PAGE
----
Should you push over these stacks of rocks? Here's what NPS says you should do
YOSEMITE, Calif. (KSEE/KGPE) – Have you ever passed a tower of rocks perfectly balanced on one another while hiking and felt the urge to knock it over? Depending on where you are, that might not be the best idea.
Officials at Yosemite National Park recently encouraged visitors to dismantle these man-made rock stacks, known as cairns, should they come across them within the park.
According to park rangers, “leave no trace” ethics states that when recreating in wilderness spaces, the goal is to leave no signs of human impact on the land so as to respect the other creatures living in it.
And while the effort and aesthetics of these rock cairns may seem too precious to ruin, oversized cairns are a mark of human impact and are distracting in a wilderness setting.
Officials also say building them disturbs small insects, reptiles, and microorganisms that live on the underside of these rocks.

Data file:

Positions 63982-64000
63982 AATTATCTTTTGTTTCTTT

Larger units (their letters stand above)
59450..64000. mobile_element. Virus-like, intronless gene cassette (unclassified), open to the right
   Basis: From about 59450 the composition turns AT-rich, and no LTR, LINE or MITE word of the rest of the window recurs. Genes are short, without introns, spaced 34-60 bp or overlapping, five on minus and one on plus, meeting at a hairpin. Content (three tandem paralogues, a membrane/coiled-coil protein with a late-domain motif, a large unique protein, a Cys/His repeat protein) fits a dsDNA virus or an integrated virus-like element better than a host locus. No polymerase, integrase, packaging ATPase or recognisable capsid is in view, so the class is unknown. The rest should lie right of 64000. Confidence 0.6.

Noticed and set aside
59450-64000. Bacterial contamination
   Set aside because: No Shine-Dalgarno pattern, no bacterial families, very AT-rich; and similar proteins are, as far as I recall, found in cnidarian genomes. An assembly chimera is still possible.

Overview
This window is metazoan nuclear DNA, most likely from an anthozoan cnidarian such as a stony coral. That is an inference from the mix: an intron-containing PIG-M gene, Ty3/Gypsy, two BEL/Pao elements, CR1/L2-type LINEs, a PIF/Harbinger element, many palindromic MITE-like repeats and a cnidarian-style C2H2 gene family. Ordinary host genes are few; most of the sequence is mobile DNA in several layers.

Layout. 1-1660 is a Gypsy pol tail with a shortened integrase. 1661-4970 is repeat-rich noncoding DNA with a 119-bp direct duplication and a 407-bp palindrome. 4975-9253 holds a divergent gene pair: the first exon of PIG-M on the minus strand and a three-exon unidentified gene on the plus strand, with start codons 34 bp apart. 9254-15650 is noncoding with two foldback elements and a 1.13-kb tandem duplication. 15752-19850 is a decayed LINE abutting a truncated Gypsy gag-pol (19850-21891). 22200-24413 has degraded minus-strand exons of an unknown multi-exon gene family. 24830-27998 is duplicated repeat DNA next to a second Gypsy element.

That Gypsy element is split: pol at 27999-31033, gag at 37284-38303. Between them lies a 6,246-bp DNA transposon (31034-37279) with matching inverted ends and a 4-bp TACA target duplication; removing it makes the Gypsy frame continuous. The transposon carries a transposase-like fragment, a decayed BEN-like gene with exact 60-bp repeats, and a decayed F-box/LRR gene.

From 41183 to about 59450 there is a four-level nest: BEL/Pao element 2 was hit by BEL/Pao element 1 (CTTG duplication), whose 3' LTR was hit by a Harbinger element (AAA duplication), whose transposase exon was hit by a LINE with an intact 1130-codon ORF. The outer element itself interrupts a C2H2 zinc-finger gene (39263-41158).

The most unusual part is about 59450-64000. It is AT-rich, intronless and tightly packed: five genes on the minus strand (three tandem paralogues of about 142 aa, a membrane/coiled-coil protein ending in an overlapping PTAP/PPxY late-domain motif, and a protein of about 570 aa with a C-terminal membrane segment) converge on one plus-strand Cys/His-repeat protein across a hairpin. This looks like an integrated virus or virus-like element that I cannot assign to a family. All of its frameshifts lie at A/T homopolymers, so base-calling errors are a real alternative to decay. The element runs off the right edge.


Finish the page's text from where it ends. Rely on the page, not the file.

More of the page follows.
Not every cairn should be destroyed, though.
“When used appropriately, rock cairns are great for navigation, safety, and delineating a new or hard-to-follow trail,” Yosemite officials noted.
Each national park has different rules regarding rock cairns. According to the National Park Service, you’ll likely come across ranger-maintained cairns in Canyonlands, Zion, El Malpais, Hawaii Volcanoes, and Acadia, where they serve as trail markers.
These can appear in different styles. There’s the Bates cairn, which looks a bit like a bridge, and conical cairns, which are more like the towers you would expect to see.
There are, however, national parks that do not build or use cairns, like Capitol Reef National Park.
If you are planning to hike in a national park, the NPS recommends visiting the park’s website for more information on trails and the signage used.
Regardless of whether the park uses cairns or not — and despite Yosemite’s advice — the NPS says that if you encounter a cairn, don’t disturb it. You should also not build any “unauthorized cairns” or add to existing cairns.
Similar rules apply outside of the national parks. Some places, like Colorado’s Pikes Peak, use cairns to help hikers navigate otherwise difficult-to-mark paths. If you’re uncertain about a cairn, don’t destroy it, and don’t add to it.
If you’re unsure if a cairn is real, officials recommend speaking with a ranger or another hiker, or utilizing a map.